Expanding on your UX capabilities is impressive—but not at the expense of building memorable brand images.
This just in. My friend Jason, the digital back-end/front-end designer/programmer has just added a new slash to his title. UX expert. Cool.
Now, how you get to be an instant expert in a field that was invented yesterday is a bit unclear, but Jason tells me that every site he's ever seen is woefully lacking in UX. For the uninitiated, UX stands for user experience design. Still not clear? OK, so let's turn to a source with credibility that equals Jason's—Wiikipedia:
User Experience Design (UXD or UED) is a broad term used to explain all aspects of a person's experience with the system including the interface, graphics, industrial design, physical interaction, and the manual. It also refers to the application of user-centered design practices to generate cohesive, predictive and desirable designs based on holistic consideration of users' experience. In most cases, User Experience design fully encompasses traditional Human-Computer Interaction (HCI) design and extends it by addressing all aspects of a product or service as perceived by users.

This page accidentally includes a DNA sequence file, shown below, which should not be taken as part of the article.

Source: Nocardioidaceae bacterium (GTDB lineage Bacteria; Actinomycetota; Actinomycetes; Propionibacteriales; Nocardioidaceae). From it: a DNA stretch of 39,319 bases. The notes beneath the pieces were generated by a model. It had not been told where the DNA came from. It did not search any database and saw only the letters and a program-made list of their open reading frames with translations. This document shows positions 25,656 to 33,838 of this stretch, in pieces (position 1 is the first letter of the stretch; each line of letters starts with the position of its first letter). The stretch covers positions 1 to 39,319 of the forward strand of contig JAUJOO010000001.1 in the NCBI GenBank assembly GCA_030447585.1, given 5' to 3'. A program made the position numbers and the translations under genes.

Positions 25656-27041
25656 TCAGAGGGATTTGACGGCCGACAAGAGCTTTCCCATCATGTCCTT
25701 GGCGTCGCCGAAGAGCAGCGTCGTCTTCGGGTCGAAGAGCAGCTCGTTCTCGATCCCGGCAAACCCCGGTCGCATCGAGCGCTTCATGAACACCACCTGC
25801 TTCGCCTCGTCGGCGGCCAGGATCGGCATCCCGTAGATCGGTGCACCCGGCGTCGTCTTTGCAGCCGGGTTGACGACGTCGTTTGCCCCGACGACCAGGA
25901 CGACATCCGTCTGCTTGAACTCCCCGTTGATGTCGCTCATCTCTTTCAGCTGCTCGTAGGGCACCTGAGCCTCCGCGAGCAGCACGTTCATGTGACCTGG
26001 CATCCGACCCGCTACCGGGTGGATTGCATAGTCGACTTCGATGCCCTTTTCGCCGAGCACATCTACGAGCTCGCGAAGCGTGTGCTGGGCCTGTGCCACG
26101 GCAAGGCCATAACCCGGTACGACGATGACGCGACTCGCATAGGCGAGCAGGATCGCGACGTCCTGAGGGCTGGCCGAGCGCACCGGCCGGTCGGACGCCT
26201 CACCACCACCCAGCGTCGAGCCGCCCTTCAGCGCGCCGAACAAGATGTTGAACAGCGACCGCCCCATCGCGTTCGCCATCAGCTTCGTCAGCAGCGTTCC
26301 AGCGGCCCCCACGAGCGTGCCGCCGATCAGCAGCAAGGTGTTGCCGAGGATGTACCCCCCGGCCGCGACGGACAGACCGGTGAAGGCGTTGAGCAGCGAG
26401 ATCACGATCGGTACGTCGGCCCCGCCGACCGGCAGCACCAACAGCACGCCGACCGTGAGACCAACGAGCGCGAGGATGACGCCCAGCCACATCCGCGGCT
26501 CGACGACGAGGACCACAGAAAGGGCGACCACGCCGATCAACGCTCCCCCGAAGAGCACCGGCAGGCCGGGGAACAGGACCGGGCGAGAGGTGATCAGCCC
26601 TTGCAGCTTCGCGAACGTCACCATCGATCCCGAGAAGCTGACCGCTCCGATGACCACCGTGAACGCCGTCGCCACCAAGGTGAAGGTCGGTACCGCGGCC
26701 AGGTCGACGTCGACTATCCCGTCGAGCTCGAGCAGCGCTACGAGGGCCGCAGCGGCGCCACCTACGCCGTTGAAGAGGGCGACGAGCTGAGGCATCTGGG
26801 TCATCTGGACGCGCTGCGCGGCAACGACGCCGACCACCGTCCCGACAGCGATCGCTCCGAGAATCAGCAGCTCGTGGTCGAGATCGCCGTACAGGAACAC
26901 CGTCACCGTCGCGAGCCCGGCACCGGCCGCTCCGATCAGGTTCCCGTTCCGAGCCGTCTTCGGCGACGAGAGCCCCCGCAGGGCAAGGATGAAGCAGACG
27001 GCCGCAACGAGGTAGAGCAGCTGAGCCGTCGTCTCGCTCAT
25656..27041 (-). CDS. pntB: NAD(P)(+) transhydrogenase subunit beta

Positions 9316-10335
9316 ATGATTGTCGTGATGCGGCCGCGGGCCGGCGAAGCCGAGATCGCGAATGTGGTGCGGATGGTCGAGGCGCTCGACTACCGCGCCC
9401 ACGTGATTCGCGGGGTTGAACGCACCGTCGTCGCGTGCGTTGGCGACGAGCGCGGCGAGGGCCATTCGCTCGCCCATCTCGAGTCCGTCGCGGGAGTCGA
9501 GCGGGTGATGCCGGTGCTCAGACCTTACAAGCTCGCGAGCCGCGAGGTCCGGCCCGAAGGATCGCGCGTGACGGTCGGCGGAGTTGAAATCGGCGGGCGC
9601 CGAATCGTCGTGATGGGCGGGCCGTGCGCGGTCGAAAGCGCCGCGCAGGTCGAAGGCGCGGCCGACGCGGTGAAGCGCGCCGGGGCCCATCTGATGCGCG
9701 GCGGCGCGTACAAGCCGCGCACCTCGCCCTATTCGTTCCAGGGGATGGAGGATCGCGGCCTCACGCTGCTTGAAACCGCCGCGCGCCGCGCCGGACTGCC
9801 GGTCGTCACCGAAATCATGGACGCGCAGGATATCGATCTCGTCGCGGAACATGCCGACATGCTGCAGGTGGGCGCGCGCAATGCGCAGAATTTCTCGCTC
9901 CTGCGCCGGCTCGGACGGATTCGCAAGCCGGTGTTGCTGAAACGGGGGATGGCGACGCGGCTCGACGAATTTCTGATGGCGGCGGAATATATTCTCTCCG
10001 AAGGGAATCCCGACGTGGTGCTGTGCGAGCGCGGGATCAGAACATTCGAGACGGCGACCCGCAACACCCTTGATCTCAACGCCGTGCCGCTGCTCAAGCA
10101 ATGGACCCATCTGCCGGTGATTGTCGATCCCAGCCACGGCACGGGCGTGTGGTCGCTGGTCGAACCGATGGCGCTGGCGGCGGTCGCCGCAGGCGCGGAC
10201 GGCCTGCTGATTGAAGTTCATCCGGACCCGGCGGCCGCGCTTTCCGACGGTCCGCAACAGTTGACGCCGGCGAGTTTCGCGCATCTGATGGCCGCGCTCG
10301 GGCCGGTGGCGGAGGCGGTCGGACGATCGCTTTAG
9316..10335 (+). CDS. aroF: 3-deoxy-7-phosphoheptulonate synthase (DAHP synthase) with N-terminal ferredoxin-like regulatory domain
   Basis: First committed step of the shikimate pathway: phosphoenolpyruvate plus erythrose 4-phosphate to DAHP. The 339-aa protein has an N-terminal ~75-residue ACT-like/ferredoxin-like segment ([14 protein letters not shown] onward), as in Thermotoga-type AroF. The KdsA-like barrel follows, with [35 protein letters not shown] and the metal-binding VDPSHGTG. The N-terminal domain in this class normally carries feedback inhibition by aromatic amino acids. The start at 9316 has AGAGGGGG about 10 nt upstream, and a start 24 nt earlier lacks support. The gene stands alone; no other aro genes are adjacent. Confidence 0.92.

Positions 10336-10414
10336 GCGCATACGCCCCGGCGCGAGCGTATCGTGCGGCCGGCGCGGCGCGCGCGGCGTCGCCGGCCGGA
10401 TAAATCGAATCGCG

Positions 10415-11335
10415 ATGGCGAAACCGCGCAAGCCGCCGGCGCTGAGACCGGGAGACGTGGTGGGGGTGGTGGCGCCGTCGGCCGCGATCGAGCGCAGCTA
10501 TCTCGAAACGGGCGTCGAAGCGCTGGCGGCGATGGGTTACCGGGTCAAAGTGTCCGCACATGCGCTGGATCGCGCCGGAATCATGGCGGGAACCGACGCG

Crystal clear now, right? OK, we make fun a little. Of course, UX is important. But there seems to be a bandwagon aspect to it that is somewhat bothersome to marketing folks who have spent considerable effort building strong brand images.
Keeping the brand in UX
So, a brief look at Jason's UX-inspired sites reveals a lot of white space—nice. Logically organized navigation—impressive. Big bold infographics that help drive the “experience” forward—check. Uniformity with other UX sites so that there becomes one big universal understanding of what good UX looks like—um, apparently.
There's only one thing missing. A brand. Remember that, Jason? That magically individual thing that makes your clients' brand experiences different and more memorable than everyone else's?
As we rush to create UX compatible sites that utilize the latest in HCI, let's cut down on the BS, but not forget the BX. Brand experience.